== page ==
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5 tips for savvy e-communications


As we communicate more through e-mail, electronic etiquette is evolving. Make sure you're evolving, too.

People have strong notions of what constitutes good manners in the wired era, and increasingly colleagues and clients make lasting impressions about you and your veterinary clinic based on e-mail exchanges. Here are five ways to be sure you're making the most of this popular form of business communication:

Corporate Issues, Getty Images Inc.

1. Keep it simple

E-mail should be concise. Long messages are hard to read, especially on mobile devices. If you need to discuss something complicated, consider setting a time to talk by phone or in person, and use an e-mail to confirm the details of the meeting.

2. Don't embarrass yourself

Proofread your e-mails before sending them. Using your computer's software to check for misspelled words is the first step, but also review messages yourself. Remember software recognizes misspelled words, but not misused words. E-mailed messages are also about as confidential as a postcard. So make sure you'd be comfortable if someone forwarded your message. Finally, don't use ALL CAPS. It's the online equivalent of shouting, TRUST ME.

3. Explain forwarded messages

When you forward an e-mail, include a mention of why you're forwarding it before the quoted message. And make sure you verify messages before forwarding them. Of course, you shouldn't edit quoted messages to change the overall meaning. And finally: I give you permission to end the line on chain mails. (Hopefully, nothing bad will happen to you!)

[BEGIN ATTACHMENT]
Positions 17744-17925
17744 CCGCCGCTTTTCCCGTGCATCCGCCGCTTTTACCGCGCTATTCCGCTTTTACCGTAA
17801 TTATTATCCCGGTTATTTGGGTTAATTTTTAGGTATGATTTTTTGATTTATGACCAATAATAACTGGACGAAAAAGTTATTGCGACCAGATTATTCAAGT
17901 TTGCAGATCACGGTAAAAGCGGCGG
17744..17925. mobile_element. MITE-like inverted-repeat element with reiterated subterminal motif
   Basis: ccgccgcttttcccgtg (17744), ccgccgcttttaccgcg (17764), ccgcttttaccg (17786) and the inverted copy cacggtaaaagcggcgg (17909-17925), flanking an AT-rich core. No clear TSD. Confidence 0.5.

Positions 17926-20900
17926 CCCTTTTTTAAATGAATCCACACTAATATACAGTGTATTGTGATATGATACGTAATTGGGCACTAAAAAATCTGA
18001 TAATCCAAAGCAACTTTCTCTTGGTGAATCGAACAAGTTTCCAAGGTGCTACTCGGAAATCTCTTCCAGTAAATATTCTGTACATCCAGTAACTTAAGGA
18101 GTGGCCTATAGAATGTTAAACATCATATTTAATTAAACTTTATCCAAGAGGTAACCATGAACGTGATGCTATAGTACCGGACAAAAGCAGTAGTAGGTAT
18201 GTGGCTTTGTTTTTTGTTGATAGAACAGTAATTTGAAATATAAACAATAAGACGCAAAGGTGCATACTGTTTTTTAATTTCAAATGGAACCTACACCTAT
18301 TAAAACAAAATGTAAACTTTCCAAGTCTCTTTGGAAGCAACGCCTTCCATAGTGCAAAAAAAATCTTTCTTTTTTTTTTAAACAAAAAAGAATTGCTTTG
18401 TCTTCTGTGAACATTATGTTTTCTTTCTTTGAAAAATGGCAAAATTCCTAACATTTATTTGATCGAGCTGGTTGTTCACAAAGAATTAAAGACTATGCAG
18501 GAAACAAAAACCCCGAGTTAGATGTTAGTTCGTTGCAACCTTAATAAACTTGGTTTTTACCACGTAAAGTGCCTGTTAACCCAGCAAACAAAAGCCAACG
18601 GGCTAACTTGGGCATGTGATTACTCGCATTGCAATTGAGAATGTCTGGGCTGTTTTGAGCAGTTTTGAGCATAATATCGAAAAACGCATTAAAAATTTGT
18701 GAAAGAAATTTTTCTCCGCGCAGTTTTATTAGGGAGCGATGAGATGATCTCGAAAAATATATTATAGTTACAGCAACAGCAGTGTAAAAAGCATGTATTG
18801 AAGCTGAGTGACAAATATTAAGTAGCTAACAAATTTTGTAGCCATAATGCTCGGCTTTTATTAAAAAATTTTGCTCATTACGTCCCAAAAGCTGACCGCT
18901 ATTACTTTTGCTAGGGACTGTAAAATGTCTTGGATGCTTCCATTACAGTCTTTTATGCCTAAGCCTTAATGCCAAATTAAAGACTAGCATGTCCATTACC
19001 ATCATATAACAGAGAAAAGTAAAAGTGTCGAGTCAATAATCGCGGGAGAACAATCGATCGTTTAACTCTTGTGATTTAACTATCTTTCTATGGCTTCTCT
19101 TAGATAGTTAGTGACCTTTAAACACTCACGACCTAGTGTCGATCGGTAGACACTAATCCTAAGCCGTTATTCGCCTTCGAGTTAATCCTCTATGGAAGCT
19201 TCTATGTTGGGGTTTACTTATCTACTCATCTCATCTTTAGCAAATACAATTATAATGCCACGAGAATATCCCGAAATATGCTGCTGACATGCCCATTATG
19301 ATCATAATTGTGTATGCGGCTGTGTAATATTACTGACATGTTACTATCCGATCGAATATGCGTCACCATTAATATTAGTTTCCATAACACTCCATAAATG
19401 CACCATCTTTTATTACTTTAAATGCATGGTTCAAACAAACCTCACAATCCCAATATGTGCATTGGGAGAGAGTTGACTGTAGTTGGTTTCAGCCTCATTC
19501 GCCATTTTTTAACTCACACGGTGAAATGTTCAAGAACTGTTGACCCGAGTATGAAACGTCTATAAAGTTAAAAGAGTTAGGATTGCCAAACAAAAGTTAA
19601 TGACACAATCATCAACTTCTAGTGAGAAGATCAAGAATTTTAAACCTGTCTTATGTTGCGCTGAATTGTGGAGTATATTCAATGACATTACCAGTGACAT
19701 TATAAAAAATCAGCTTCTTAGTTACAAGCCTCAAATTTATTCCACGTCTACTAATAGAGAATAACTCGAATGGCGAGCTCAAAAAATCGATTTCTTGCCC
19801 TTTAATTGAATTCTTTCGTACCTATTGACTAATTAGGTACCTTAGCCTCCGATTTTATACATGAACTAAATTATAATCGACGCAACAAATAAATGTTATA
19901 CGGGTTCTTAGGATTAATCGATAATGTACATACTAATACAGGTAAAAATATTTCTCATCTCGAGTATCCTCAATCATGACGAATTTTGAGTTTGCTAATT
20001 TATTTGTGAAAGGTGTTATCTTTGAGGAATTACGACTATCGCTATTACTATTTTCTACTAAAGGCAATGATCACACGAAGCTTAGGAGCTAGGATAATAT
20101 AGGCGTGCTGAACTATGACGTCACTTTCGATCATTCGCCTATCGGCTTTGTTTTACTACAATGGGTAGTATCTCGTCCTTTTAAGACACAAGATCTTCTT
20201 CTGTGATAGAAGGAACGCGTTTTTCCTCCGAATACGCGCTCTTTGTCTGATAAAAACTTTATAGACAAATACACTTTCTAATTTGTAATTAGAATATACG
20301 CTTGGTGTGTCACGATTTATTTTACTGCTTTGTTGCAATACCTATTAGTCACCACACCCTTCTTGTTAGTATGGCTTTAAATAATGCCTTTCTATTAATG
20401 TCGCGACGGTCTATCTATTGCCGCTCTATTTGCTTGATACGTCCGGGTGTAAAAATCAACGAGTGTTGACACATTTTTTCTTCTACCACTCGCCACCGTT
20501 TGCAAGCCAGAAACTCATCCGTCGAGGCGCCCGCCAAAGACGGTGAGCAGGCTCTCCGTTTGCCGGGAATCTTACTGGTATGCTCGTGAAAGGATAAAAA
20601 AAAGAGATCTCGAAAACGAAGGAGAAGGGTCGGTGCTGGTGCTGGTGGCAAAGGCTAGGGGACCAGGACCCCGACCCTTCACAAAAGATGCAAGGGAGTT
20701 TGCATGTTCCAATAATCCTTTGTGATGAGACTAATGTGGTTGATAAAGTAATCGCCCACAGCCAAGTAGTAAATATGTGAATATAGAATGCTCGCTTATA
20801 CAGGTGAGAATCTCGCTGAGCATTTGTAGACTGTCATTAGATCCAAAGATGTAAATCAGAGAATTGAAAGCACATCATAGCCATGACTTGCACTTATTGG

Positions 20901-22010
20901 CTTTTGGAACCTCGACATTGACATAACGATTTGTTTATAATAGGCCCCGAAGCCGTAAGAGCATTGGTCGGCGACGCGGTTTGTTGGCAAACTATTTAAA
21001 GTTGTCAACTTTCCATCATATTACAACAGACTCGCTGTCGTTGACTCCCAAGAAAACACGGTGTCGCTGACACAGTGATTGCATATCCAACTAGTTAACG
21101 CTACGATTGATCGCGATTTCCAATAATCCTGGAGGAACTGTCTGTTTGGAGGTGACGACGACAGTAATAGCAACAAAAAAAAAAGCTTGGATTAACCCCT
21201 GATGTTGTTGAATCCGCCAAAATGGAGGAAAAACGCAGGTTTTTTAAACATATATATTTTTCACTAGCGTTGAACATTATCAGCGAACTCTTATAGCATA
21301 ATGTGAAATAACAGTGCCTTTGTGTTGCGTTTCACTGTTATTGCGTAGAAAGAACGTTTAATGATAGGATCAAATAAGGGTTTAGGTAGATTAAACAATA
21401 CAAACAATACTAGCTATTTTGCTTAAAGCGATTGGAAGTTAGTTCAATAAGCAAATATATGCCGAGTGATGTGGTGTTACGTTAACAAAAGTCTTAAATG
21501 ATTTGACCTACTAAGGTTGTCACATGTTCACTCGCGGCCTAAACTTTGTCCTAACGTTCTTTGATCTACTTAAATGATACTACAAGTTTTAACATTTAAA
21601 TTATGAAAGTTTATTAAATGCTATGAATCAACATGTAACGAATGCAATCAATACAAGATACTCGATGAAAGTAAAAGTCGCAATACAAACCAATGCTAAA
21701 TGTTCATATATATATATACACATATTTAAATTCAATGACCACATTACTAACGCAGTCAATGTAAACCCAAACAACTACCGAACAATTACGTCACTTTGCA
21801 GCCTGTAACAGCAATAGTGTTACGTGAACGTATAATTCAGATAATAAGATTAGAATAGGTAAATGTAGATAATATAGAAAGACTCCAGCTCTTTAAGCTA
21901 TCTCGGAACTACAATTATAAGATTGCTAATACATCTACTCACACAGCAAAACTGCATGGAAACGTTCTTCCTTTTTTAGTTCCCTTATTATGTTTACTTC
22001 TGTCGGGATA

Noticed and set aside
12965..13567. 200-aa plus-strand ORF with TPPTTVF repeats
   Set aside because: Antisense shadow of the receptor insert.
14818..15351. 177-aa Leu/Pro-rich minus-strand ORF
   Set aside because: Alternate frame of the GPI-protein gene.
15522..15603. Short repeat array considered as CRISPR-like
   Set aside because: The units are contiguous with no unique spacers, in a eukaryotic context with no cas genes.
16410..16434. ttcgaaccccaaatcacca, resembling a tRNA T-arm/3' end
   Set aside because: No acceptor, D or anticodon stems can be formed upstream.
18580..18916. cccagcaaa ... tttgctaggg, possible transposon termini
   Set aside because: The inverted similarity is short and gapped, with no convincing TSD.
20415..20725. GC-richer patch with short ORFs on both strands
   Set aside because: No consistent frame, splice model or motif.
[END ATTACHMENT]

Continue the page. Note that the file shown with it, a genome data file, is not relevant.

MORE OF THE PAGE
4. Be aware of attachments

Most e-mail programs make it easy to send binary attachments, such as images or word processing documents. Seek permission to send attachments to recipients who are leery of viruses, and verify that the recipient did get the attachment and was able to open it without any problems.

Clear the clutter

5. Use signature lines wisely

Most mailers let you create signature lines that automatically paste on the end of messages sent. This tool is useful to identify you and give recipients alternative ways to contact you.

Some guidelines: Keep yours short. Large signature files—more than four lines—are generally considered excessive. If you don't use a signature line, include your name, title, company, and contact information at the end of the message.

Rebecca Hart, an accredited public relations professional, is a consultant and the co-founder of www.thevetzone.com, a Web site offering tools and information for veterinary professionals.

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